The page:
Definition of bruit in English:

bruit

verb

[WITH OBJECT]
  • Spread (a report or rumour) widely:

    ‘I didn't want to have our relationship bruited about the office’
    • ‘It's been bruited about by well-known theologians, sharp-tongued satirists and social critics (Mark Twain among others), but it's not really a very subtle point: The life of eternal blessedness sounds boring.’
    • ‘The idea of a plenary council for the Church in the U.S. has been widely bruited, but a plenary council has not been held since the nineteenth century and nobody quite knows what it would entail.’
    • ‘In her recent interview with this publication, Garvey lamented that some of the cuts being bruited about in Congress could be ‘a hit for us.’’
    • ‘Let it no longer be bruited about that we keep it to ourselves when we err - as if indeed we wished to appear superhuman.’
    • ‘It is being bruited about that the council will have a Shiite majority, though the religious Shiite parties will not be allowed to dominate it.’
    • ‘Arthur's treachery was not bruited in court and will not make the newspapers.’
    • ‘Constitutional reform, much bruited, was always a means to this, rather than an end in its own right: a bargaining chip in negotiations with the Right, which had initially wanted a strong Presidential system.’
    • ‘As Langdon points out: ‘Fears of a Jesuit complot to undermine republican institutions by means of infiltration of these institutions with graduates of Jesuit schools were widely bruited in the 1870s.’’
    • ‘The latter is based on the widely bruited notion that Gillette Stadium is ‘entirely privately financed,’ which isn't altogether true since $70 million in state money was spent on the surrounding infrastructure.’
    • ‘There are those of us who advised in vain that this sordid matter be quietly and wisely settled and not be bruited about in public.’
    • ‘Meanwhile, in another city close to my heart, the concept of the football dream team is being bruited anew.’
    • ‘As Rennell says in a helpful appendix, the fact that Victoria accepted the ring is no evidence that they were secretly married as had been widely bruited in the 1860s when London society was agog with the notion that she had become Mrs Brown.’
    • ‘Even Indian Affairs Minister Jane Stewart was semi-seriously bruited as a Fontaine legover by sore losers after her his first election as AFN Grand Chief in 1997.’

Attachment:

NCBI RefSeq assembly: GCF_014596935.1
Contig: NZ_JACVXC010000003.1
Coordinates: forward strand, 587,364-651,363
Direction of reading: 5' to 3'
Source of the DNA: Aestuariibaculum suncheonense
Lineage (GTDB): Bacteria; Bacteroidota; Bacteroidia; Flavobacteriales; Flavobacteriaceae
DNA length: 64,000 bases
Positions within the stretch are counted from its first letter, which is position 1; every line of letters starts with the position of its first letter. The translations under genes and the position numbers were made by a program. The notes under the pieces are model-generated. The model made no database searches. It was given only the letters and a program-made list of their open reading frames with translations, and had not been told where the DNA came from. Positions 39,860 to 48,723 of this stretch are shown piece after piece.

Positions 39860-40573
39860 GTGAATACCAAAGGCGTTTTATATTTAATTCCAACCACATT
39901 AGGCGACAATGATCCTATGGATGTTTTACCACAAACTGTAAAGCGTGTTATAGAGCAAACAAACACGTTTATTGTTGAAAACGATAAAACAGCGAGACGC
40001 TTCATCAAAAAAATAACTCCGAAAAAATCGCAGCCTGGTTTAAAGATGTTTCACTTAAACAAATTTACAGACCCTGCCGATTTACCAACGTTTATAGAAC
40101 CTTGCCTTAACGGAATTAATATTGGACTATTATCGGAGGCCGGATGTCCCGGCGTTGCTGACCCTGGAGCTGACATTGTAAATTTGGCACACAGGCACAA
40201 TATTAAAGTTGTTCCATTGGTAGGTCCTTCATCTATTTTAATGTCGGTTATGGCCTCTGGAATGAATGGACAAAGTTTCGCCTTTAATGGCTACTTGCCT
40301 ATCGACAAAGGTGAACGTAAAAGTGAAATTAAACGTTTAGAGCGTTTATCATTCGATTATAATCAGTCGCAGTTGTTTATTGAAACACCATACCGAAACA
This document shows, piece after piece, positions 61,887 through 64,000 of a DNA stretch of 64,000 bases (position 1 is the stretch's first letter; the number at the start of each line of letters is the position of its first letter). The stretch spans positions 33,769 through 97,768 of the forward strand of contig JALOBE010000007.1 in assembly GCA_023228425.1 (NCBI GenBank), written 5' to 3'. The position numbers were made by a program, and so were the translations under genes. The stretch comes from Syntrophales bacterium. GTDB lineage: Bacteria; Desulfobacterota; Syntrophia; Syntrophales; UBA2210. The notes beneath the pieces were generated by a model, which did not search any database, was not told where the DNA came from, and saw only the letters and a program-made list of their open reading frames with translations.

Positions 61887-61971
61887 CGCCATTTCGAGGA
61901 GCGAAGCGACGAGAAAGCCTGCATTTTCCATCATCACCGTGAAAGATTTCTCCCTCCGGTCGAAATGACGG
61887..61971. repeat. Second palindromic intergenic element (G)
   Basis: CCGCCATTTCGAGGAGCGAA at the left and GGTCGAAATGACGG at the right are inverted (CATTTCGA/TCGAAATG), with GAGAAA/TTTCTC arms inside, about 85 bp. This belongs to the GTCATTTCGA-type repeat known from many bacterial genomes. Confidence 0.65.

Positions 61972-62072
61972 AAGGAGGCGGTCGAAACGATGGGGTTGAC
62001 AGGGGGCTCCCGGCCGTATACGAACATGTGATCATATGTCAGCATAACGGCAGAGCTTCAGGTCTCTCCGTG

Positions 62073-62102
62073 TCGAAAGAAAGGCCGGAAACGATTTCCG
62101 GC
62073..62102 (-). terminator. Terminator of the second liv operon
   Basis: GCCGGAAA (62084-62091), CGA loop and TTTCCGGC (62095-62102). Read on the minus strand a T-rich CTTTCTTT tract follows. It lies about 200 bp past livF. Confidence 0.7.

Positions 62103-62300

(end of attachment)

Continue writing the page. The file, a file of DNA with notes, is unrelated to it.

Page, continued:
• ‘For it had been bruited about that he was soon to emerge as one of the black hopes of Negro literature.’
    • ‘Seeming to respond to the radical interrogations bruited by M. Nourbese Philip in her She Tries Her Tongue, Her Silence Softly Breaks, Atwood's later ‘Marsh Languages’ also critiques the construction of language.’
    • ‘Three possible days have been bruited about for holding another session of parliament, in hopes of forming the government - Thursday, Saturday and Sunday.’
    • ‘The idea that women are less able than men in science has been bruited about for centuries.’
    • ‘So should there have been a coalition of South Asian groups called to the table after the Bollywood Cowboy theme was bruited?’
    • ‘But that's not possible now that Alice is bruiting about the idea of running for the Senate.’
    • ‘That should cause some heartburn among Red Ken's supporters if it gets bruited about.’
    spreading, scattering, dispersal, dispersing
    View synonyms

noun

  • 1archaic A report or rumour:

    ‘the wildest bruits were greedily credited’
    [mass noun] ‘is virtue to be established by common bruit only?’
  • 2Medicine
    A sound, especially an abnormal one, heard through a stethoscope; a murmur.

    • ‘Stenosis in the artery causes a swishing sound, which is heard as a bruit on auscultation and also may be felt as a thrill or slight vibration in the vessel on palpation.’
    • ‘A relative contraindication is the presence of carotid bruits, which should be evaluated by Doppler ultrasonography before proceeding with massage.’
    • ‘On physical examination, it is important to look for postural changes in vital signs, presence of arrhythmias, carotid bruits, visual problems, gait and balance abnormalities, lower extremity strength, and joint function.’
    • ‘An arterial bruit can be heard over the liver in 7% to 29% of patients and is thought to reflect the highly vascular nature of the tumor.’
    • ‘About one half of patients with renovascular hypertension will have an abdominal bruit identifiable on physical examination.’

Origin

Late Middle English (as a noun): from Old French bruit noise, from bruire to roar.

Pronunciation:

bruit

/bruːt/